Statues were damaged due to Thanksgiving in the “RETURN” campaign

While in the U.S., families celebrated Thanksgiving with reduced gatherings or Zoom calls, protesters tipped down historic statues and monuments.

In Washington State, the Spokane Police Department reported that the statue of President Abraham Lincoln 16 was damaged in red paint, while several colonial statues, including one by George Washington, were destroyed and overturned overnight in Minneapolis.


The inscriptions “No More Genocide” and “All Colonizing Villains” were in red graffiti on the works.

The Pan-Indigenous People’s Liberation (PIPL) network took the step and said in a statement that this was partly a response to the call for a “National Decolonial Action Day”.

The American Indian Movement earlier he pulled down the discovery statue of Christopher Columbus outside the state capital.

Protesters in Portland in the ore marked local markets and a memorial dedicated to veterans of the Civil War, Mexico, Spain and the Indian War with anti-colonial rhetoric.

Local law enforcement officers arrested three suspects at Lone Fir Cemetery in Portland.

The Chicago Midwest headquarters has witnessed similar efforts, although protesters were finally unable to demolish President William McKinley’s park statue on Wednesday.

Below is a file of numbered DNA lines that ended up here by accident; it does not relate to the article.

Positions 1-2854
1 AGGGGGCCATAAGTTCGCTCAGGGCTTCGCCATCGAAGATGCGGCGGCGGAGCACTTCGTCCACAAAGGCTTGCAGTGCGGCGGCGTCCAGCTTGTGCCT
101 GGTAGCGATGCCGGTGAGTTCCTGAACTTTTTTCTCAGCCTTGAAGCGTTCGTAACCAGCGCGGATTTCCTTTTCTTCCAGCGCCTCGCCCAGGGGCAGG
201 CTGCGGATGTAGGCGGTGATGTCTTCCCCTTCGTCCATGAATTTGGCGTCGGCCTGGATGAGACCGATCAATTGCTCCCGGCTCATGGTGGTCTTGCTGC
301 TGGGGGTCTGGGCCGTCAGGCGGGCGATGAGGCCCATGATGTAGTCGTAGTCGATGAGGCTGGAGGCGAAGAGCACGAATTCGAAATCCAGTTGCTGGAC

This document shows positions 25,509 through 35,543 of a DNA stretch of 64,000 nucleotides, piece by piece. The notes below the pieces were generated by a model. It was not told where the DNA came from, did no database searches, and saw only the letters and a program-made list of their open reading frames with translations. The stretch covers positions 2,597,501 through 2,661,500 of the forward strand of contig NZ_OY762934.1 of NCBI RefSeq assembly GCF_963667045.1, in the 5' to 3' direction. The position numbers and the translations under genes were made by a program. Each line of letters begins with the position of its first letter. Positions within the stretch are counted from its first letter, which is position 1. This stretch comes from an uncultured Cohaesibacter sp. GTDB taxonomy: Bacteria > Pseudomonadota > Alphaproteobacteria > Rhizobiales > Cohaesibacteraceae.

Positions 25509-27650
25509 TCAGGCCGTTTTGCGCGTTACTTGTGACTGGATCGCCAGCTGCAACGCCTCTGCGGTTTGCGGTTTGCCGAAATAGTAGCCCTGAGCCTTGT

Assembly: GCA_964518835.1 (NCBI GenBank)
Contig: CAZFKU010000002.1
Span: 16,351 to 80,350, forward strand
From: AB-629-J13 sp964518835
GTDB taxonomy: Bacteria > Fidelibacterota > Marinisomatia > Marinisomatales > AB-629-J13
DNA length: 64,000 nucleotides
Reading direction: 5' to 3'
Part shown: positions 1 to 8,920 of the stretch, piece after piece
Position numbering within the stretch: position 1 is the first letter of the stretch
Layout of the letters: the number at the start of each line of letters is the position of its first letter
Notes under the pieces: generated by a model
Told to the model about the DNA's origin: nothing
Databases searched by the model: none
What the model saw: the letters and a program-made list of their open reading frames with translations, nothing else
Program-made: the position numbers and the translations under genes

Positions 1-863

The words “land back” were painted in several cities, referring to the LANDBACK campaign. The indigenous movement aims for the sustainable development of communities, the protection of American land, and the fight against white supremacy.

“We must continue to decolonize our minds, communities, and sovereign nations,” LANDBACK says in his mission statement. “The decolonization of our communities and people is directly related to our ability to thrive.”

“By reviving our indigenous rites, our culture, our languages, and our lifestyles, we will further strengthen our identity and get rid of the oppressive systems that separate us from the indigenous healing growth and connection to the spirit that is indigenous to us,” they wrote.


When citizens took to the streets en masse after the police assassination of George Floyd, the state and local governments were forced to make decisions about whether to remove Confederate statues and monuments that, in some cases, stood for more than a century.

Over the summer, the Democratic-led House of Representatives voted to remove Confederate statues from the U.S. Capitol.